The Convert review – Guy Pearce tries to keep the peace in Māori period drama

<span>‘Persuasively captivating’ … Guy Pearce as British preacher Thomas Munro in The Convert.</span><span>Photograph: Kirsty Griffin</span>
‘Persuasively captivating’ … Guy Pearce as British preacher Thomas Munro in The Convert.Photograph: Kirsty Griffin

Lee Tamahori’s stately period drama is based around a British settlement in New Zealand circa the 1830s, where Guy Pearce’s preacher protagonist attempts to keep the peace – or at least minimise hostilities – between white settlers and Māori tribes, and between the tribes themselves. Spreading the gospel alone would’ve been tough for his character, Thomas Munro, who is told upon arrival that “if you’ve come to win souls for Jesus, you’re going to be busy”. But reinforcing the sixth commandment in this neck of the woods, during this violent time, was surely doomed from the start, no matter how many finely worded monologues the silver-tongued sermoniser delivers.

This generally well made and intelligently staged film opens with images of lush wilderness and misty mountains, and a long shot following a bird that gets swooped and killed by a larger one – an unsubtle visual metaphor for one thing supplanting or destroying another. Through this image Tamahori suggests this process is natural and cyclical, equally applicable perhaps to individual creatures and to empires (a point powerfully made in 2006’s Apocalypto, which begins with Mayans capturing a tribe and ends with the arrival of Spanish ships, announcing a new era).

Tamahori builds a largely credible aura, supported by uniformly strong performances and Gin Loane’s classy cinematography. But The Convert is one of those films with occasional moments that make you go “huh?” One occurs early, when Munro stumbles into a bloody fight between two tribes and – quite unrealistically, I thought – takes down a muscular weapon-wielding warrior with his bare hands. It’s a brief moment, but there must have been a better way to stage it.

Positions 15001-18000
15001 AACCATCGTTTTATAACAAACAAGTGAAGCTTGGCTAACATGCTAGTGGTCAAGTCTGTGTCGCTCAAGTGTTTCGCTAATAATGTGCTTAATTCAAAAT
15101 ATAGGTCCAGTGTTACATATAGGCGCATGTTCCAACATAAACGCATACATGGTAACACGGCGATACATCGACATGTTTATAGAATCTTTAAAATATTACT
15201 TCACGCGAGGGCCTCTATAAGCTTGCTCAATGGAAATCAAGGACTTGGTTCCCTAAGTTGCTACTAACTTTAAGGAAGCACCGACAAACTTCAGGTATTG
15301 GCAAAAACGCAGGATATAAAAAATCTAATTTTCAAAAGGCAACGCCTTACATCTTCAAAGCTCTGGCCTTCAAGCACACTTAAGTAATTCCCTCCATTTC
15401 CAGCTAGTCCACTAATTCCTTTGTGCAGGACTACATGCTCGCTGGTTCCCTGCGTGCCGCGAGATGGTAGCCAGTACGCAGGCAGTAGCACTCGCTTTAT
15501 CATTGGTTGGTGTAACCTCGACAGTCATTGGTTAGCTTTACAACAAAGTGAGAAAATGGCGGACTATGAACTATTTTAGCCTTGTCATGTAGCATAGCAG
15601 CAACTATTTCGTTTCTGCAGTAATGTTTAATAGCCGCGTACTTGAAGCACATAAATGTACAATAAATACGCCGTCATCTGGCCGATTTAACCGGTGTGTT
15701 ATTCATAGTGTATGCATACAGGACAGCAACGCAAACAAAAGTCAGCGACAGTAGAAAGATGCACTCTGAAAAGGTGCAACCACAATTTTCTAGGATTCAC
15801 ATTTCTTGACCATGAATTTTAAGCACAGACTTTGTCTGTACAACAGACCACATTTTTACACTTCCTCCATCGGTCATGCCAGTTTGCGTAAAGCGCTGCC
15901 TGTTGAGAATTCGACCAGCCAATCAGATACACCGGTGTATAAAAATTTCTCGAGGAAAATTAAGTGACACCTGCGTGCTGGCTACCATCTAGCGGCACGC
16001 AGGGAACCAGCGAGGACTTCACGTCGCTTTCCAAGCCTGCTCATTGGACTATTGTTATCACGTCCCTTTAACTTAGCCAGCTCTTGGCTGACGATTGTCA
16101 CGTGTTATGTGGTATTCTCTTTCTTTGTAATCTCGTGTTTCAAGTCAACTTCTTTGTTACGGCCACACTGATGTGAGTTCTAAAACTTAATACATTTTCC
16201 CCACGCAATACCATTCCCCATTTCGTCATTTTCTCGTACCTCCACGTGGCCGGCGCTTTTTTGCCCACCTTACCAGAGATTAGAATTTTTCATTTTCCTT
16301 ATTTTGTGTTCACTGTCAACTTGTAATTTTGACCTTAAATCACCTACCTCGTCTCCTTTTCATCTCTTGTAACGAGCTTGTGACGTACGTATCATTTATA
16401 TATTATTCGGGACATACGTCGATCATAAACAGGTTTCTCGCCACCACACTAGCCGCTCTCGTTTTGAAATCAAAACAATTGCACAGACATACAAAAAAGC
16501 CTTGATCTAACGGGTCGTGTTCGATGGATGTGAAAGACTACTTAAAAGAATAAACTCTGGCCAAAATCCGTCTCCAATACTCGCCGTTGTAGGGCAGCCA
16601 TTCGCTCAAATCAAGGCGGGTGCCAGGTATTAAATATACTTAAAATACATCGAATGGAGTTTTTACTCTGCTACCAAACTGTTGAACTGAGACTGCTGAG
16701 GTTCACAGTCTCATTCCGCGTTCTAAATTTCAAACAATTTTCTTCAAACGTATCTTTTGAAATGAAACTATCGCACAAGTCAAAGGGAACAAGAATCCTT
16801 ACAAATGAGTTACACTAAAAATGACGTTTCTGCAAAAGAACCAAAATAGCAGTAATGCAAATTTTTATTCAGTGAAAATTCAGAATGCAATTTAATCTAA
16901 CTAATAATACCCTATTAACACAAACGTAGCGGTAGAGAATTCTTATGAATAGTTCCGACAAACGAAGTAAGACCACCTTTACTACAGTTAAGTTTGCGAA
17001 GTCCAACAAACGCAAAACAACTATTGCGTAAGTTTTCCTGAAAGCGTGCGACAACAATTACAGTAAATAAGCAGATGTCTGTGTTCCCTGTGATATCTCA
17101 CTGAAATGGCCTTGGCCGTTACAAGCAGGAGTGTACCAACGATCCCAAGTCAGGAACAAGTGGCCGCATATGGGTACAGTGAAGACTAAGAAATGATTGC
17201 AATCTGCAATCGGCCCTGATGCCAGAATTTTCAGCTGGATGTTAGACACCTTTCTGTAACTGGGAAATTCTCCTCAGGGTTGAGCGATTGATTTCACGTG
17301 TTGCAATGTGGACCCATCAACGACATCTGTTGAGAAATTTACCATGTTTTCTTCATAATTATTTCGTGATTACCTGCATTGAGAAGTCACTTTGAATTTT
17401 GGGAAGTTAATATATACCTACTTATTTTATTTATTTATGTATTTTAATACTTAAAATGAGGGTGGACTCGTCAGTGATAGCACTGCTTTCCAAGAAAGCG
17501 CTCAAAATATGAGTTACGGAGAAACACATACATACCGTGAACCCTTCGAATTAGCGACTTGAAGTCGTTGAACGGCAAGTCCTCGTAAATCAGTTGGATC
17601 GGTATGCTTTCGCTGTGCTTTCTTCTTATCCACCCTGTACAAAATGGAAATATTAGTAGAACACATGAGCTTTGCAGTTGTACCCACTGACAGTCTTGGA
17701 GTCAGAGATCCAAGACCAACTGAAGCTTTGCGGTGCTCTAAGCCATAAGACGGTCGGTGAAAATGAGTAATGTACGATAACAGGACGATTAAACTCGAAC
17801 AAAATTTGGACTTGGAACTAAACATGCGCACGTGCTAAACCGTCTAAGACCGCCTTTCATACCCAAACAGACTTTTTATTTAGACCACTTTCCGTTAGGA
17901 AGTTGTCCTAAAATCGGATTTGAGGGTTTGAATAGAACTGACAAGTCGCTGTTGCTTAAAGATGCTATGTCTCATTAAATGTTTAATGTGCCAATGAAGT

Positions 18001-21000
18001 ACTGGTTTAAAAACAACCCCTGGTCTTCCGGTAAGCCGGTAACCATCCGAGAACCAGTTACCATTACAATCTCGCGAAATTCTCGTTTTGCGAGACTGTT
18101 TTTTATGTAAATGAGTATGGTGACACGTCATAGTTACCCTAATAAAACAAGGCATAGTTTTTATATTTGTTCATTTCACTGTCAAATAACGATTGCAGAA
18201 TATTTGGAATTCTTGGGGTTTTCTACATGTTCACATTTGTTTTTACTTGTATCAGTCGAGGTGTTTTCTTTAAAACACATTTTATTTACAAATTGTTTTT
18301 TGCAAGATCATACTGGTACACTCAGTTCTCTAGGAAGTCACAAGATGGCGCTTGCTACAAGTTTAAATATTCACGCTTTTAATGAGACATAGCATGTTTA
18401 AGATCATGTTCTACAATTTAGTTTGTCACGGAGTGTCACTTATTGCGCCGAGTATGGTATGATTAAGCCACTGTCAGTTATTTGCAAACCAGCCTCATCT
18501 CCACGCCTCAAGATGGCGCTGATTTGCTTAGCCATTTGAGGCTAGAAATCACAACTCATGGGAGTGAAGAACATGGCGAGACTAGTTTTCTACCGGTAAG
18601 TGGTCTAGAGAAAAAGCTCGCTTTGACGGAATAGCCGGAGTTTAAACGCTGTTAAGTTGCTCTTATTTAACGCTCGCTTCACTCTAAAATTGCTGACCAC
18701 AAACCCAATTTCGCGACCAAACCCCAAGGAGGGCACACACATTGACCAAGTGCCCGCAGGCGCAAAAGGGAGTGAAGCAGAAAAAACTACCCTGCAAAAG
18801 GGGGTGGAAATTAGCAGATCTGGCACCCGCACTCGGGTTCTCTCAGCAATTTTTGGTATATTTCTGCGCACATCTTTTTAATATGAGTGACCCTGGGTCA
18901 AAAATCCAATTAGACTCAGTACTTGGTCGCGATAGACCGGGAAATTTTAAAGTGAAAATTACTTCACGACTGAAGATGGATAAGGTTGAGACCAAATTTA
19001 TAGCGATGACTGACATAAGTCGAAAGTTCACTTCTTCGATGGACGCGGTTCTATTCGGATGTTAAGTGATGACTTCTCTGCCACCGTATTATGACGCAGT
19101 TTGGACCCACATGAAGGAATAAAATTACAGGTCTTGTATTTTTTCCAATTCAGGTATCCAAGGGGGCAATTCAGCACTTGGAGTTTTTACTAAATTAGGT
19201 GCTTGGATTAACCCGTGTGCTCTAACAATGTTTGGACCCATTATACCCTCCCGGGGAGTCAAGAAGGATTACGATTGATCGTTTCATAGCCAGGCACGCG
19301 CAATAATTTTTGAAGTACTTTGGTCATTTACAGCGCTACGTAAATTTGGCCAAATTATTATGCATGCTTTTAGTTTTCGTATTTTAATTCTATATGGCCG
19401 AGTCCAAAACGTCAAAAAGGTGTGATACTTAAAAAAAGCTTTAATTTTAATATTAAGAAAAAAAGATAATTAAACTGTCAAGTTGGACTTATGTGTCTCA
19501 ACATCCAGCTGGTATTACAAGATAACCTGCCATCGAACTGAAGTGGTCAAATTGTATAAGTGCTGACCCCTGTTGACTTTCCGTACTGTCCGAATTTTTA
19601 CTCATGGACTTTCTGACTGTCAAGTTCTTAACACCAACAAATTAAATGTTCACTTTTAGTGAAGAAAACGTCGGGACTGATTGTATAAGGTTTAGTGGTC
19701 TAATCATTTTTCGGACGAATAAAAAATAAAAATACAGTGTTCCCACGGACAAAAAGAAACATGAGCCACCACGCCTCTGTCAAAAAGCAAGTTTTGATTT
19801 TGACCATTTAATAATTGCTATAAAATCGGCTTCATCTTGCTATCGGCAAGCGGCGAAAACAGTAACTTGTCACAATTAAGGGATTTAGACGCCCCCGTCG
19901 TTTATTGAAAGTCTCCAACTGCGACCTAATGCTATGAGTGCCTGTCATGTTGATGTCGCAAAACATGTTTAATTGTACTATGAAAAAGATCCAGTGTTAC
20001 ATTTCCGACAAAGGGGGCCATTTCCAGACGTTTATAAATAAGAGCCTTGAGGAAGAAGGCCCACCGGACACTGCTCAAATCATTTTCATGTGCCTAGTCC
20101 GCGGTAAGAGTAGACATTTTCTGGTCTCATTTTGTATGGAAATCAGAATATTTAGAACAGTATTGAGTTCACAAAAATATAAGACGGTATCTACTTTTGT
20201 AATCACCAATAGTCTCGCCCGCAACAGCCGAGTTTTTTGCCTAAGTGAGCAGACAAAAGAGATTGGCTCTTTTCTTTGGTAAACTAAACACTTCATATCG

The other element that didn’t sit quite right with me is wrapped up in the film’s ending, which of course I won’t disclose. Suffice to say that it requires a transformation I didn’t entirely buy, addressing a question related to the title —concerning who the eponymous convert is, and the nature of their conversion.

Structurally, the film is built around Munro and by turn Pearce’s performance, handing him the lion’s share of big juicy dialogue, including lines touching on a traumatic backstory and mini monologues about peace and war. These speeches are delivered to tribe leaders as well as British settlers, many of the latter nervous about their placement at the edge of the world and harbouring racist attitudes towards Māori.

One exception is Jacqueline McKenzie’s Charlotte, who can speak te reo Māori fluently and becomes Munro’s translator. Like Pearce, McKenzie is persuasively captivating, elegantly poised yet forceful. The introduction of her character enriches the film but reduces its focus on the dynamic between Munro and Rangimai (Tioreore Ngatai-Melbourne), the daughter of a Māori chief; he saves her from being killed by the chief of a rival tribe, Akatārewa (Lawrence Makoare), by trading her for his horse. Ngatai-Melbourne’s performance is quite something: she’s the film’s most electric presence and brings great intensity to the air, as if every molecule has been charged.

However, The Convert is one of those period productions in which costumes look strangely clean and the overarching atmosphere feels rather polished and manicured. I wonder how the film would’ve looked and felt with a grittier texture, dirtier robes and some gunk on the lenses, evoking a more lived-in feel. These are qualities associated with Tamahori’s famous and still shocking feature debut, 1994’s grimy-looking Once Were Warriors, which also begins with beatific vision of New Zealand countryside – only for the camera to pan left and reveal it’s a chimera: this is an advertising billboard perched above a main road.

Whereas Once Were Warriors was shockingly visceral, the energy of The Convert is mostly a slow, steady rumble. It is well balanced but lacks some spark. Even highly dramatic events often don’t feel much like pronounced inflection points, mellowing out when it should be ramping up – though the action does intensify in the last act, various tensions and plot threads coming to a head fairly conventionally in a big battle scene. But in these moments – and in fact throughout the runtime – the film does a fine job evoking a vivid sense of place, Tamahori and Loane capturing the might and majesty of a stunning part of the world.

  • The Convert is in Australian cinemas from Thursday, with a UK and US release yet to be announced